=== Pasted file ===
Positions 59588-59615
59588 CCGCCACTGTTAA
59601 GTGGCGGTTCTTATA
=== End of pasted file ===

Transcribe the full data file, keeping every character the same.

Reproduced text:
Positions 59588-59615
59588 CCGCCACTGTTAA
59601 GTGGCGGTTCTTATA